• Nora Bertrand G. says:

    Según la historia familiar, pasada de padres a hijos, el conde Bertrand, sería mi tatarabuelo o algo así. Por lo que yo sé, Henri Bertrand, casó con Maria Teresa Shame, no se si así se ecribe, pero asi suena, en fin, él y su esposa, sarparon hacia America, en el trayecto, ambos murieron, pero su hijo, un bebé, sobrevivió. Atracaron en Puerto México, hoy día Coatzacoalcos, Veracruz, ahí el capitan dejó al niño al cuidado de un carpintero, a quien narró toda su historia, cuando ese niñó creció, el carpintero le contó y lo animó a regresar a Francia, cosa que él declinó y se estableció aquí. Hace mas de 50 años, un primo mio viajó a Francia, pues quería corroborar la historia, y cuando regresó, le decía a mi padre “tio, tu eres el heredero directo del conde de Bertrand, deberías reclamar el titulo” a lo que mi padre riendo contestó “yo solo soy el condenado de Bertrand”
    También nos contaron, que mi bisabuelo, siendo el jefe de la aduana en Coatzacoalcos, antes Puerto México, salió un día a pasear a caballo acompañado de mi abuelo, se apartó un momento de su hijo para hacer sus necesidades en los matorrales, y nunca regresó, su hijo lo esperó mucho tiempo, lo buscaron, pero ni él ni su caballo aparecieron. Según contaba mi padre, se creía que posiblemente, lo mataron y desaoarecieron su cuerpo en la caldera de algún barco, pues cuentan que era incorruptible y que había descubierto un contrabando de armas o algo así. Mi hisoria familiar está llena de anecdotas y aventuras, esta es solo una de ellas jeje, saludos desde en bello estado de Veracruz, el de las palmeras borrachas de sol, según Agustin Lara

    • Shannon Selin says:

      Thank you for this interesting bit of family history, Nora. I haven’t seen any reference to Count Henri Bertrand remarrying after his wife Fanny’s death in 1836. Neither does his son Henri appear to have married anyone named Maria Teresa. Both Henri Sr. and Henri Jr. died in France. Count Bertrand (senior) did spend three years in Martinique, from 1837 to 1840. He went back to Martinique in 1842, also stopping at Dominique, Guadeloupe, Sainte-Croix, Puerto Rico, Jamaica and Havana before going on a brief visit to the United States in 1843. Count Bertrand returned to France a few months before his death on January 31, 1844.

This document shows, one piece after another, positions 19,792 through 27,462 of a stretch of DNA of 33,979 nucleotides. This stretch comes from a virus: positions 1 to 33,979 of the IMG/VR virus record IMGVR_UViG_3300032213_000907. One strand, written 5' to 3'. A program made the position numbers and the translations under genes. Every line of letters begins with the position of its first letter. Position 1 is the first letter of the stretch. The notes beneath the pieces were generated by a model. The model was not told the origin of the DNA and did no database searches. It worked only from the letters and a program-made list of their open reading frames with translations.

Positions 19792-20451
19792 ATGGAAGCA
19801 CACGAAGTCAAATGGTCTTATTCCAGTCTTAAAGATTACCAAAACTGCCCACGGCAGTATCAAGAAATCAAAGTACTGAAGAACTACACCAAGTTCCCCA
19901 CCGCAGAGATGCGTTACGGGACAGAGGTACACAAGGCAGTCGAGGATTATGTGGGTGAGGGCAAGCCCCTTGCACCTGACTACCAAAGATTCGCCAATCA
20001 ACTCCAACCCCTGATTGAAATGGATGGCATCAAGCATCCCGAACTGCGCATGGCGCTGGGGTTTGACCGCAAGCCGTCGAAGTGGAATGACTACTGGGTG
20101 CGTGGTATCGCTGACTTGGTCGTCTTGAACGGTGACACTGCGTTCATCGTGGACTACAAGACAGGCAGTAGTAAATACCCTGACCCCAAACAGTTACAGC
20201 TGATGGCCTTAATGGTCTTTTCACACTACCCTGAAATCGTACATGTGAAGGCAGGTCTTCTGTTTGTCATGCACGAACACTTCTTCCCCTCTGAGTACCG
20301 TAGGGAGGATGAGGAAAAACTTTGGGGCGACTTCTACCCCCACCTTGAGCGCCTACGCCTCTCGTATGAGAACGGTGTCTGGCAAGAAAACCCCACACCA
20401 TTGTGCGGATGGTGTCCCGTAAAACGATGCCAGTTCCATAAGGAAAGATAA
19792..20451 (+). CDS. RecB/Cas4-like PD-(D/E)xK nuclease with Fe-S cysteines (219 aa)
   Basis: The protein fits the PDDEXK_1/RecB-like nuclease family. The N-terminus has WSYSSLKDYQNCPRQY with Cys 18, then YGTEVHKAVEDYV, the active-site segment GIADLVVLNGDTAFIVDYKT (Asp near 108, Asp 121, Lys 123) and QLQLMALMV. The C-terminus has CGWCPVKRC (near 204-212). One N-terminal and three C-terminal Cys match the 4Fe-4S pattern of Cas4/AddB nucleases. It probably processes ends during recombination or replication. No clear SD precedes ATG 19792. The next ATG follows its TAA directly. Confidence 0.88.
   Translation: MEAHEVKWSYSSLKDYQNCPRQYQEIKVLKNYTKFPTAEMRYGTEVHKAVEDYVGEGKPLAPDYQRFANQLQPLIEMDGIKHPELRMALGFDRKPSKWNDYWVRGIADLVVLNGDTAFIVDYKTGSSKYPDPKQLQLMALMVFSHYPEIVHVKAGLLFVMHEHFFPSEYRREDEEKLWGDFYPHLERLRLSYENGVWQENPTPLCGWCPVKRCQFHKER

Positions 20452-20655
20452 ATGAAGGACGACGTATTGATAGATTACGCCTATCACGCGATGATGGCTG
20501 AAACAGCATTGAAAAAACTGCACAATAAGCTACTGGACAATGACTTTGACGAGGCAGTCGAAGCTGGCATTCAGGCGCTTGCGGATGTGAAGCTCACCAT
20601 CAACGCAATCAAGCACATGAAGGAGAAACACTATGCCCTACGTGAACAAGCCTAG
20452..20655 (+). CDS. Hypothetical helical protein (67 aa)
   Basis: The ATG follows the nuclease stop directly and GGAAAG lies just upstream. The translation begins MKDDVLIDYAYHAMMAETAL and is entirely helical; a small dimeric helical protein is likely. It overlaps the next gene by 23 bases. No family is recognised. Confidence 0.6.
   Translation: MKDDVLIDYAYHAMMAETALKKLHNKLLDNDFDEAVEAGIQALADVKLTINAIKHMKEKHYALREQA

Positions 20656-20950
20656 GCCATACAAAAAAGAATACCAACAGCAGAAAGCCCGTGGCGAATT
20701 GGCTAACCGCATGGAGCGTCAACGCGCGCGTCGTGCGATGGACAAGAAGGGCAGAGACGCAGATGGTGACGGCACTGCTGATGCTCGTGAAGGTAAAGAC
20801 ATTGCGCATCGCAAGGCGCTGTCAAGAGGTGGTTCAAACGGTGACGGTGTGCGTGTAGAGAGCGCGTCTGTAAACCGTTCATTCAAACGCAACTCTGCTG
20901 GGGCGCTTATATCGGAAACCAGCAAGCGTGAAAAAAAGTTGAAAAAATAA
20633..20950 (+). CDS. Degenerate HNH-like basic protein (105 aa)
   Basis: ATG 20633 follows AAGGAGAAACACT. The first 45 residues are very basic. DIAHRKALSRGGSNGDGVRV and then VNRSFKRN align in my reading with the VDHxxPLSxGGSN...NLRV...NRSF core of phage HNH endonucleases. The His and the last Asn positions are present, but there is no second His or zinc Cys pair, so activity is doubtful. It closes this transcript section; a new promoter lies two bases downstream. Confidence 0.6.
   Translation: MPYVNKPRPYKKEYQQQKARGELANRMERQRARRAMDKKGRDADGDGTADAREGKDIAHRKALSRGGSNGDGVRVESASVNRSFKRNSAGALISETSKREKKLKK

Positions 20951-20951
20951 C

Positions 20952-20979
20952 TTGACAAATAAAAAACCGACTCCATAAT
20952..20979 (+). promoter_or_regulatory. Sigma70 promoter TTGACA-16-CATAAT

• Gary Schotel says:

    Interesting. I am in Quesnel BC and own a large library of Napoleon books. Most books printed in the 1800’s and early 1900’s.
    I was a member of the Nap. Society for many years, but let my membership go a number of years ago. I am glad I discovered your writings on the internet.

  • Isabel Tomasich says:

    Soy descendiente del General de Napoleón Henri Bertrand
    Casado con Fanny Dillon tuvieron cuatro hijos Adelina Hortensia Enrique y Arturo
    Mi bisabuela Leonie Barres Bertran de Dillon era la nieta de Henri Bertrand mi bisabuela caso con Antonio Tomasich de Haro pintor y miniaturista de la corte de los Reyes de España e Inglaterra tuvieron tres hijos Enrique Antonia y José María Norberto Tomasich de Barres
    Mi abuelo caso con Isabel Rivera tuvieron 7 hijos 6 mujeres y un varón mi padre Antonio Tomasich Rivera caso con Francisca Ocaña
    Nacieron cuatro hijos Adelina José Antonio Caridad y yo Isabel
    La familia continúa
    Mi bisabuela nieta del General de Napoleón está enterrada en el cementerio de la Almudena de Madrid titular de la sepultura soy yo donde descansa mi bisabuela Leonie Barres de Bertrand y mi abuelo José María Norberto Tomasich de Barres si quieren más información pueden escribirme al correo electrónico

    • Shannon Selin says:

      Lovely to hear from a descendant of General Bertrand, Isabel. Thank you for this information about your family.

  • Raymond Edward Bertrand Jr. says:

    Very informative .

  • Malcolm Fare says:

    Do you know whether General Bertrand was any relation (perhaps an uncle) of Baptiste Bertrand? Baptiste was a fencing master who established his own fencing club, Salle Bertrand, in London in 1853. He was a passionate Bonapartist whose pupils included the Duke of Orleans and the Prince Imperial, who learnt while his exiled parents, Napoleon III and the Empress Eugenie, looked on.

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The Emperor had taken the youngest on his knees, and was kissing and teasing him as he was pulling at his ears.

Louis-Joseph Marchand